The Philippine Food and Drug Administration (FDA) today granted an emergency use authorization (EUA) for Sinovac’s COVID-19 vaccine, CoronaVac, just a few days before the doses donated by the Chinese government are scheduled to arrive in the country.
“After a thorough and rigorous review by our regulatory and medical experts, the FDA issues an EUA to Sinovac,” FDA Director-General Eric Domingo said in a virtual briefing.
Read: Mayor Isko Moreno willing to be publicly vaccinated with China-made Sinovac
The vaccine’s efficacy ranges from 65.3%, based on Indonesian clinical trials, to 91.2%, according to trials conducted in Turkey. However, based on trials conducted in Brazil, it records a mere 50.3% efficacy when injected on healthcare workers who have been exposed to COVID-19, leading the local FDA to prohibit their use on this group.
“It’s good that there is a vaccine, compared to not having one. But the recommendation of experts is that this is not the best vaccine for them, [for healthcare workers],” Domingo said in English and Filipino.
CoronaVac can be used by “clinically healthy” people from 18 to 59 years old. Side effects were mild to moderate, Domingo said.
“It’s safety profile is good. The adverse effects, it’s the usual pain [felt] on vaccination area, just a bit of fever. But allergy [and] anaphylaxis, there’s a low possibility of severe allergy with this vaccine,” Domingo added.
At least 50,000 doses of CoronaVac will be bought by the Department of Health using its funds. Meanwhile, around 600,000 doses of the vaccine will arrive in the Philippines this week, a donation from the Chinese government.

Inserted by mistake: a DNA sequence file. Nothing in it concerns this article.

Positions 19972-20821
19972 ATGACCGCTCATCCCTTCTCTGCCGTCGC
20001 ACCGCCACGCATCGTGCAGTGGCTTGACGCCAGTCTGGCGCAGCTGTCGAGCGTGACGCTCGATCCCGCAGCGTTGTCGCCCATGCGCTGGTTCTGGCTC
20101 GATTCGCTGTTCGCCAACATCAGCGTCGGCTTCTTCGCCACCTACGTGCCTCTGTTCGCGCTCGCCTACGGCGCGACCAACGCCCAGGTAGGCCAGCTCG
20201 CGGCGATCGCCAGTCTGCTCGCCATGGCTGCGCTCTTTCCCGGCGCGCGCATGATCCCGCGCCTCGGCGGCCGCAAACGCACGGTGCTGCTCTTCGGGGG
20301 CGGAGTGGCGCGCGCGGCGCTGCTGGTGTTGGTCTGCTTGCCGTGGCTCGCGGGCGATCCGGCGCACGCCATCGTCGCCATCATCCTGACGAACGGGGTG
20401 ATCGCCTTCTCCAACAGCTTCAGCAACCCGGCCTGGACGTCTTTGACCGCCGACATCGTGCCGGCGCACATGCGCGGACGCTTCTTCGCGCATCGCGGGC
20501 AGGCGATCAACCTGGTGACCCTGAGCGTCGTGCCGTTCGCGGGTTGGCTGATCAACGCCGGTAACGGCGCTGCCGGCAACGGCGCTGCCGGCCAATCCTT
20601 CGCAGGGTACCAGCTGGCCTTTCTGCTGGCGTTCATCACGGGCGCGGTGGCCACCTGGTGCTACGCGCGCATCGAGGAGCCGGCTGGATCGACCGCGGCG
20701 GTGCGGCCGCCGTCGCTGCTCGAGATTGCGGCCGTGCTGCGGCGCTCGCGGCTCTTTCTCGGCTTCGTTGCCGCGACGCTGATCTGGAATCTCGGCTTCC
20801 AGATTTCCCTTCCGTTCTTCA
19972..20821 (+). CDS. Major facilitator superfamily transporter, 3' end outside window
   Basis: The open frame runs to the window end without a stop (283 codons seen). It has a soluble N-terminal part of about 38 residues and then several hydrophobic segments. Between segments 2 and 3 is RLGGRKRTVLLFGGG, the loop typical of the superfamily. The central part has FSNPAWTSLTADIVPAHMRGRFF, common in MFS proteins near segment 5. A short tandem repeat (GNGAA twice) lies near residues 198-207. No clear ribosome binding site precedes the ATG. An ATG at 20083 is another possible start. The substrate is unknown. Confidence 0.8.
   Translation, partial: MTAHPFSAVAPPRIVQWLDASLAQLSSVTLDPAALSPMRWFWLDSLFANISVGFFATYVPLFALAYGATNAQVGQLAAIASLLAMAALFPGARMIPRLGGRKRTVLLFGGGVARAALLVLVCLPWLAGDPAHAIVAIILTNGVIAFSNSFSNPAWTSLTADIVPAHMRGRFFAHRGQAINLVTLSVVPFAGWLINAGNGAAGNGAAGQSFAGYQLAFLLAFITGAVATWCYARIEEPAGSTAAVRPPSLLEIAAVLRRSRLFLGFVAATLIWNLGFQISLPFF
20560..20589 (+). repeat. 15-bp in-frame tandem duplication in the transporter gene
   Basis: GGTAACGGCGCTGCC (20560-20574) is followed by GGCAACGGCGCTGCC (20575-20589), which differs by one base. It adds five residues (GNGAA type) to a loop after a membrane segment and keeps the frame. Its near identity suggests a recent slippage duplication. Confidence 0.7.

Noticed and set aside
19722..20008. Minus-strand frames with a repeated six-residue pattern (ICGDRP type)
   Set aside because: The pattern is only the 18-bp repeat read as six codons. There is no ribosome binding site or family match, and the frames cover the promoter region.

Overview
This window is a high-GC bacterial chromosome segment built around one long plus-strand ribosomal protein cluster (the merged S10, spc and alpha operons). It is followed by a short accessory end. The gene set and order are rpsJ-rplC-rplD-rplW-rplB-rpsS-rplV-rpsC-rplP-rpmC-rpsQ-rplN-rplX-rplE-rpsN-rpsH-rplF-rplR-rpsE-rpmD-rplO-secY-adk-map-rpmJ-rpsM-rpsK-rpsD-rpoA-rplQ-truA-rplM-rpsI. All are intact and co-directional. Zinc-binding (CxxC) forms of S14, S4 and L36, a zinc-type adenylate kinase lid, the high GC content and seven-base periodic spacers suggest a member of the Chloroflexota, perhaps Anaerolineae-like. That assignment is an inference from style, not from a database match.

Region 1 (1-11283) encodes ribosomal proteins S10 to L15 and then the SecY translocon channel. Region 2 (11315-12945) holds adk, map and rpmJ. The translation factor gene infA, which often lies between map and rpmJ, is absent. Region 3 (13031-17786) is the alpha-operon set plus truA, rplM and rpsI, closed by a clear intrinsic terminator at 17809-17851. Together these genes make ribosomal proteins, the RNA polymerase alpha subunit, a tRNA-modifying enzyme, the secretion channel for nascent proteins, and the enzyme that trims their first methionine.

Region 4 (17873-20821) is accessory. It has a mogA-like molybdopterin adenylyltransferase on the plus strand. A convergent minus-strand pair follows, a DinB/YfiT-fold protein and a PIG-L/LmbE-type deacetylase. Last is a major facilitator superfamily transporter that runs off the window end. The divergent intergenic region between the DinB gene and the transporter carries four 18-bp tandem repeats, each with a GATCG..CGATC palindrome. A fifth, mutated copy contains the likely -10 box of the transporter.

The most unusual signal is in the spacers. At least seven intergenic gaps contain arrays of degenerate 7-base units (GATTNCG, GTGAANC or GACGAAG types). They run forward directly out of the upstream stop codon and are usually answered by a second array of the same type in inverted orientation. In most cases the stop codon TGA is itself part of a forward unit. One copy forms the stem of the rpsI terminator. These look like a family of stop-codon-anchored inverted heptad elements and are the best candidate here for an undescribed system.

Sinovac’s vaccine has been the subject of much controversy in the Philippines after a former government adviser, Dr. Tony Leachon, said that it could possibly be unsafe. Some critics have also alleged that it is more expensive than other COVID vaccines, such as those from Pfizer and AstraZeneca, which come at higher efficacy rates.
Not a single Filipino has been injected with a COVID-19 vaccine, except members of the Presidential Security Group, President Rodrigo Duterte’s bodyguards. They were inoculated in December with smuggled dosages of Sinopharm, another China-made vaccine. It was just last week when the local drug regulator granted a “compassionate use” approval for Sinopharm, which will be used again on Duterte’s men.
As of writing, no one from the security group has been punished for using smuggled vaccines.
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